In the event that the free float requirement has not been met, Konnectivity has stated that it does not intend to preserve the listing status of M1. However, under such situation, Konnectivity may not be able to compulsorily procure the remaining unacquired shares if the compulsory acquisition threshold of 93.33% is not achieved. 

To put it simply, if Axiata does not tender all its shares (28.69% interest) in acceptance of the Offer and there is less than 10% of M1 shares held by shareholders who are members of the public, the trading of M1 shares will remain suspended. 

To ensure that shareholders do not have to hold suspended shares for an indefinite period, Konnectivity has obtained a conditional confirmation for waiver of aforementioned conditions to the delisting resolution from SGX in the event that M1 does not meet the free float requirement. In such circumstances, Konnectivity will offer cash exit alternative on the same terms as the Offer to the remaining shareholder, which may eventually lead to the delisting of M1.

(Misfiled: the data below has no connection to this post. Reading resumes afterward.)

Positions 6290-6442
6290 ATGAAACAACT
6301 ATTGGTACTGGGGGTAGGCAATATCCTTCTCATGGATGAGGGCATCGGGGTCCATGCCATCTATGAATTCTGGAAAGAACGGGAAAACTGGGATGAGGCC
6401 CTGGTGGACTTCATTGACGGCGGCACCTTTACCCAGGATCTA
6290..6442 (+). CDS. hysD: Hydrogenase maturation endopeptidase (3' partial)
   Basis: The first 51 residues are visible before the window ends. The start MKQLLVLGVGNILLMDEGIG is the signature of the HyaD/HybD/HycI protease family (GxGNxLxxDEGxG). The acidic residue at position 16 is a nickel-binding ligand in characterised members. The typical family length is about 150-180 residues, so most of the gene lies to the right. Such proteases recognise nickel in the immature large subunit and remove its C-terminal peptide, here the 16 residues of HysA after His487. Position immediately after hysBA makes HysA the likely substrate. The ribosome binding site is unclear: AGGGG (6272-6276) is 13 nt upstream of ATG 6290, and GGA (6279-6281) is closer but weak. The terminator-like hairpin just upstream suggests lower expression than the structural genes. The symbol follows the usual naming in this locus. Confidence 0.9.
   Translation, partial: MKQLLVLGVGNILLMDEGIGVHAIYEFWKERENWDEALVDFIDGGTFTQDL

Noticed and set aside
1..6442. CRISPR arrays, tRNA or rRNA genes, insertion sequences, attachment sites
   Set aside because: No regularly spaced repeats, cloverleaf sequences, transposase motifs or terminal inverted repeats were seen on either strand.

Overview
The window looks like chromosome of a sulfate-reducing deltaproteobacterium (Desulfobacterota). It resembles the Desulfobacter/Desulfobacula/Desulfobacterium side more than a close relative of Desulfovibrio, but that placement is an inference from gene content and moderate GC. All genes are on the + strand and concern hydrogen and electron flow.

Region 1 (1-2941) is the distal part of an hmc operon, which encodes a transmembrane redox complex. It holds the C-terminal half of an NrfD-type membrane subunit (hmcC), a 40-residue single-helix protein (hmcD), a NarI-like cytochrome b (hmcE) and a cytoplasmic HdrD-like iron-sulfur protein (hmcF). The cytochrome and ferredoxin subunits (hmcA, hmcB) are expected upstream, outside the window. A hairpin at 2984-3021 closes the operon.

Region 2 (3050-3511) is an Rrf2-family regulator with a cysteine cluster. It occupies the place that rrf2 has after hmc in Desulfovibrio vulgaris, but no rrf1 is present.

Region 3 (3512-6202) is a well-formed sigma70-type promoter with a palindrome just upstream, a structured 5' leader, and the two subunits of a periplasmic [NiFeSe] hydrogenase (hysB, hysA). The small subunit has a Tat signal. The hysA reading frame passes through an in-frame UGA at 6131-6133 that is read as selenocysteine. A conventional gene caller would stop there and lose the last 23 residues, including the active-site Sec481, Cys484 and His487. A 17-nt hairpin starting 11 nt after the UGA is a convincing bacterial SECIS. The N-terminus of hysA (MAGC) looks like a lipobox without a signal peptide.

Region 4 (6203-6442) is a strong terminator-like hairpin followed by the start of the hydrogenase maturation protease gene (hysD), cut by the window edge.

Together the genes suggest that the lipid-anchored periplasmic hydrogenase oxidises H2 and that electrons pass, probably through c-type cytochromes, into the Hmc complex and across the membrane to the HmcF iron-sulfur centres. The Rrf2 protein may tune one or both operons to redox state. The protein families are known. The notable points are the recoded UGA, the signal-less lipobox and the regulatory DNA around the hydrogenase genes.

Decision Tree on the General Offer for M1

With all the information presented above, we can now delve into the decision tree on the general offer. 
(click to enlarge)

It might appear a little intricate at first glance, but fret not. The subsequent sections will break down the branches of the decision tree. 

M1 shareholders can choose to either accept the offer by completing the Relevant Acceptance Form or not accept the offer. 

Alternatively, shareholders can also choose to sell their shares on the open market and lock in at the prevailing price. At the time of writing, M1 is currently priced at $2.04 per share. 

I would think that this is probably due to pessimism surrounding the conditionality of the Offer and some may choose to seal the deal, albeit at a price lower than the Offer price. 

Nevertheless, selling it on open market can justifiably be considered a more straightforward option at this stage. The difference is insignificant at $0.02 per share (excluding transaction fee) and it offers a higher degree of certainty than participating in the Offer.



Accept the Offer

If the shareholder has decided to accept the offer, there are 3 possible scenarios that could play out, depending on the amount of shareholding interest owned by Konnectivity by the close of Offer: 

  • Konnectivity owns less than or equal to 50% of M1 issued shares